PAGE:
Glen McLeod Legal represented two landowners charged with the offence of causing the clearing of native vegetation, without a clearing permit. This is an offence under section 51C of the Environmental Protection Act 1986 (WA) (EP Act).
The landowners owned a farm covering a total area of 2,033ha in the Wheatbelt region of Western Australia. Approximately 23% (~468ha) of the landowner’s farm area was covered in native vegetation. The landowners cleared approximately 8% (~39ha) of this native vegetation, in order to:
(a) manage existing and prevent future weed infestation; and
(b) reduce the risks of bushfire hazard.
The clearing was carried out as part of a considered plan which had been developed in consultation with an agronomist. It also took into account that the native vegetation was of marginal quality, given the weed infestation and that it was subject to historic grazing.
However, the clearing was done in the absence of a clearing permit or an applicable exemption under the Environmental Protection (Clearing of Native Vegetation) Regulations 2004. As a result, proceedings were brought against the landowners by the Department of Water and Environmental Regulation in the criminal division of the Magistrates Court.
An early guilty plea was taken into consideration by the Magistrate when considering the penalty to be imposed. The early plea showed that the landowners expressed genuine remorse and regret for not having sought clearing permission.
Under the provisions of the EP Act, the maximum penalty for the offence is $500,000. This penalty is reserved for the worst type of cases. The upper end of penalties usually imposed by the Magistrates Court for clearing offences ranges from $40,000 to $56,000.
The Magistrate accepted the submission in mitigation that the clearing was not wanton and that it had been carried out pursuant to considered plan that may have provided a proper basis for a clearing permit application. The Magistrate also accepted that the landowners committed to revegetating significant areas of land on the farm in addition to requirements under a Vegetation Conservation Notice.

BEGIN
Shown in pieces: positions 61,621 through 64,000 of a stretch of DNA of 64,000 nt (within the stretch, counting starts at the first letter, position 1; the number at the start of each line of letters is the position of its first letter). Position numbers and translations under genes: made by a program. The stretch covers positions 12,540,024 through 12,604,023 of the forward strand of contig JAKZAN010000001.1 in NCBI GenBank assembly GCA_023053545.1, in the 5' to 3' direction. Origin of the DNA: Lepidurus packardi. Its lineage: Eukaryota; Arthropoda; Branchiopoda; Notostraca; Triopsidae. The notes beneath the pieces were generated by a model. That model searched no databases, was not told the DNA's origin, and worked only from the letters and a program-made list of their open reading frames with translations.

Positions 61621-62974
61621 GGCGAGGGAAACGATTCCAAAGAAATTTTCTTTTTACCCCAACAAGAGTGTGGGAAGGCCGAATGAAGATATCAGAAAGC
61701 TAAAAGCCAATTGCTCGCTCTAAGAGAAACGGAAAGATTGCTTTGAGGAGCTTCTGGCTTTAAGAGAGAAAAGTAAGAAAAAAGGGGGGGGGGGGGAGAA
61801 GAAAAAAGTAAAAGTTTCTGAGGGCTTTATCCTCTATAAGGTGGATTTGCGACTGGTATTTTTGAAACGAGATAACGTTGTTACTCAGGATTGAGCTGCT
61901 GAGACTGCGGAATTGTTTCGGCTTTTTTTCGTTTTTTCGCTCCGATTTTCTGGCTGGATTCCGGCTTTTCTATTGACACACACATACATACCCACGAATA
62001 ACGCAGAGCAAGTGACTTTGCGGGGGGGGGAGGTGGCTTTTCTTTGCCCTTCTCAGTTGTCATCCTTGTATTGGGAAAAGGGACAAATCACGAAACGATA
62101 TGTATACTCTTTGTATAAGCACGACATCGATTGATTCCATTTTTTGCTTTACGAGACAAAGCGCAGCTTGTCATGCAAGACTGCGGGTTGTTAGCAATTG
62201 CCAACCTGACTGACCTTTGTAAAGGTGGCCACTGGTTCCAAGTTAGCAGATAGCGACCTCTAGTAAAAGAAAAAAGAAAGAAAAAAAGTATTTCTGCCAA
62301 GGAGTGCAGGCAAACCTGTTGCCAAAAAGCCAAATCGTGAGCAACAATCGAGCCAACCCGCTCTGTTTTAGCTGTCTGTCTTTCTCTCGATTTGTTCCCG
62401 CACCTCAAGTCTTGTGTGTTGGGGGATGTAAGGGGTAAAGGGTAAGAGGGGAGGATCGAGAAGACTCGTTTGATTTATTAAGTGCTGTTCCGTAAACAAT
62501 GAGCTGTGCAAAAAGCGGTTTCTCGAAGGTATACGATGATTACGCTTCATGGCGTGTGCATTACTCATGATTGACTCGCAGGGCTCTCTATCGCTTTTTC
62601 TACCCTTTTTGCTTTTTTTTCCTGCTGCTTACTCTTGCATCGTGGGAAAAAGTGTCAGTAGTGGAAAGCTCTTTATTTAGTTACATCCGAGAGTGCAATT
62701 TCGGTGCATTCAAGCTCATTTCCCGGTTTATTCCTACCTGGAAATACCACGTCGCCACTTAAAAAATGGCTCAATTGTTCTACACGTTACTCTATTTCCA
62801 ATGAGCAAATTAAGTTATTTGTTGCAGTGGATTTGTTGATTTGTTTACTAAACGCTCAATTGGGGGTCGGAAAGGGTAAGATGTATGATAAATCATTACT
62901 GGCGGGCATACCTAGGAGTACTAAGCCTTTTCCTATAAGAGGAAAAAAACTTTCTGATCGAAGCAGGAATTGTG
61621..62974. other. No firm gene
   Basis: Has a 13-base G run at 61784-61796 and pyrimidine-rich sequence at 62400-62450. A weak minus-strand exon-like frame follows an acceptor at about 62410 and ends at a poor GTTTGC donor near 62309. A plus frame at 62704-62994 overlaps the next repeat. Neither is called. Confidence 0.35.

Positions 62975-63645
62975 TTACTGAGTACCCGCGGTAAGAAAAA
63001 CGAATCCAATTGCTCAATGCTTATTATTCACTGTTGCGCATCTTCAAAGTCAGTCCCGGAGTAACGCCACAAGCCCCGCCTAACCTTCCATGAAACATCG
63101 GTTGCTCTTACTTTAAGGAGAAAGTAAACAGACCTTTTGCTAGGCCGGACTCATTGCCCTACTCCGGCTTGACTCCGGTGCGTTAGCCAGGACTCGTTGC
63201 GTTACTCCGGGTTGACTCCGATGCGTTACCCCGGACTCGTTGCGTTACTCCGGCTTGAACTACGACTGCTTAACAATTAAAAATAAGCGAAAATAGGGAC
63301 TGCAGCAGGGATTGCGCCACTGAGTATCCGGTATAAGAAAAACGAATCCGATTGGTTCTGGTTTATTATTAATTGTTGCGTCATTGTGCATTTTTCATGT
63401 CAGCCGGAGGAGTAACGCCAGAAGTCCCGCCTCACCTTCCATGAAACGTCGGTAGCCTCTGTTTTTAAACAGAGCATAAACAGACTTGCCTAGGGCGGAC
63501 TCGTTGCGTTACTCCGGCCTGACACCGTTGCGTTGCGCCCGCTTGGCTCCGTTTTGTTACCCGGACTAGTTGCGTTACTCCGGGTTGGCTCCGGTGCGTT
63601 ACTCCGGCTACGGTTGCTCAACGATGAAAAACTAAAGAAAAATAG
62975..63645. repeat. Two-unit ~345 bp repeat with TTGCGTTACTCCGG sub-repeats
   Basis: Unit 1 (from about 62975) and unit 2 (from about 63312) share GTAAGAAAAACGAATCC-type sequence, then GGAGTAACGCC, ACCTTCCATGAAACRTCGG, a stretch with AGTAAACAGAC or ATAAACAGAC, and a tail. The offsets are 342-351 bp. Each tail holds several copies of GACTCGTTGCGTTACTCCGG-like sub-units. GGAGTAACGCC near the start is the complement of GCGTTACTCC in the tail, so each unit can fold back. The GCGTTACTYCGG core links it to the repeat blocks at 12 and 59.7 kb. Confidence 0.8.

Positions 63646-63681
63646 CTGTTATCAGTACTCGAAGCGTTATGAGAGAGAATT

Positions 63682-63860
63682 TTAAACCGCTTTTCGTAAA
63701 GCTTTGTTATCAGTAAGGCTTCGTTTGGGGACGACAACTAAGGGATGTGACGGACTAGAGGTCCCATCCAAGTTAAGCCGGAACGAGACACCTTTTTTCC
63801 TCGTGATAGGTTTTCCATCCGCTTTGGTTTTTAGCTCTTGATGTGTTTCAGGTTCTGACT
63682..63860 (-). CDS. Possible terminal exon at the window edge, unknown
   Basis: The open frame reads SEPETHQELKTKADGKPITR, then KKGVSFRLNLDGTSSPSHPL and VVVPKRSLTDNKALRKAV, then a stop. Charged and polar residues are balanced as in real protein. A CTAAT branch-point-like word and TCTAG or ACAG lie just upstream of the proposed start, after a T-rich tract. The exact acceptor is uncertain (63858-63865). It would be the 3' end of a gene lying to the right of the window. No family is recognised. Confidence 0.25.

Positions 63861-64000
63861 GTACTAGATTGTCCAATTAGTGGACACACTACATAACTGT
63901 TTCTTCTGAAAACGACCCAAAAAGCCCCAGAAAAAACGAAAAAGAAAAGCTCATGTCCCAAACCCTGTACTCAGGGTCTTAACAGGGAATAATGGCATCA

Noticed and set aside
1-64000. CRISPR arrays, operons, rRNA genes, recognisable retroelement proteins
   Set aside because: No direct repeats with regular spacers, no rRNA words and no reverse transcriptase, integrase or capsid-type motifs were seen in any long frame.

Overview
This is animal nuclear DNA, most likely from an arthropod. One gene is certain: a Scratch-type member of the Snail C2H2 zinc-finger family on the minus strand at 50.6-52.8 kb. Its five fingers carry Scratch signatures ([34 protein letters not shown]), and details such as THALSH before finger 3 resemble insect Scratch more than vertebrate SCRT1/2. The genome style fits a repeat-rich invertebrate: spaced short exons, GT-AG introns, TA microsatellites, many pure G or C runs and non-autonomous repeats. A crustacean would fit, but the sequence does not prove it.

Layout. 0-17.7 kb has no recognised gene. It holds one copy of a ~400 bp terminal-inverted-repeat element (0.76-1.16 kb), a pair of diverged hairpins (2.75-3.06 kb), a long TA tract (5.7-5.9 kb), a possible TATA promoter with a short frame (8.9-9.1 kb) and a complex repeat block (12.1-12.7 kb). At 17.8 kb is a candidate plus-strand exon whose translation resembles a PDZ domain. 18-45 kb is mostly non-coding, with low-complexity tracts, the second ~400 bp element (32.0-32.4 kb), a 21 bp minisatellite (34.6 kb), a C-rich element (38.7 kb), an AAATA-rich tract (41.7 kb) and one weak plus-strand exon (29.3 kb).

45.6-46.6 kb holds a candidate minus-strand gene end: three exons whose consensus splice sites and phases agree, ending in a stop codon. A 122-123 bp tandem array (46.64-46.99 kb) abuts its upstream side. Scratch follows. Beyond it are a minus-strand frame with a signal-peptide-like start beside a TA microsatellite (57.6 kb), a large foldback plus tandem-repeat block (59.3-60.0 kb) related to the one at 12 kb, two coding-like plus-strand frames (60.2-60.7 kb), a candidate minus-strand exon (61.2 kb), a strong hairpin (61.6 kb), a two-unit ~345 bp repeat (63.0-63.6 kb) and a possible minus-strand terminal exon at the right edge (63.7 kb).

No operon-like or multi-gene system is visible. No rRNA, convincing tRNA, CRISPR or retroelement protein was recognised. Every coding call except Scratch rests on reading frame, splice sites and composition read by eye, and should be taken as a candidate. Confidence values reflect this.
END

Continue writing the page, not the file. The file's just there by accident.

The Magistrate found that the landowners actions prevented a full vegetation assessment from being undertaken, which may have revealed that threatened, rare or sensitive species could have been affected, and that the clearing regime under the EP Act was established for the very reason of protecting against this from occurring. In considering the various mitigating factors against the circumstances of the offending, the Magistrate imposed a fine of $25,000 on the landowners.
This fine shows the importance of applying for a clearing permit before the clearing of native vegetation is undertaken. Glen McLeod Legal advises clients on whether clearing exemptions may be applicable for proposed clearing or whether a clearing permit application should be made. This case also shows the importance of seeking legal advice when confronted with a prosecution for a clearing offence so that you are properly informed when entering a plea and raising mitigating factors.
Please contact Glen McLeod Legal by telephone on (08) 6460 5179 or by email at email@example.com should you require advice or representation for a matter involving a clearing permit application or prosecution.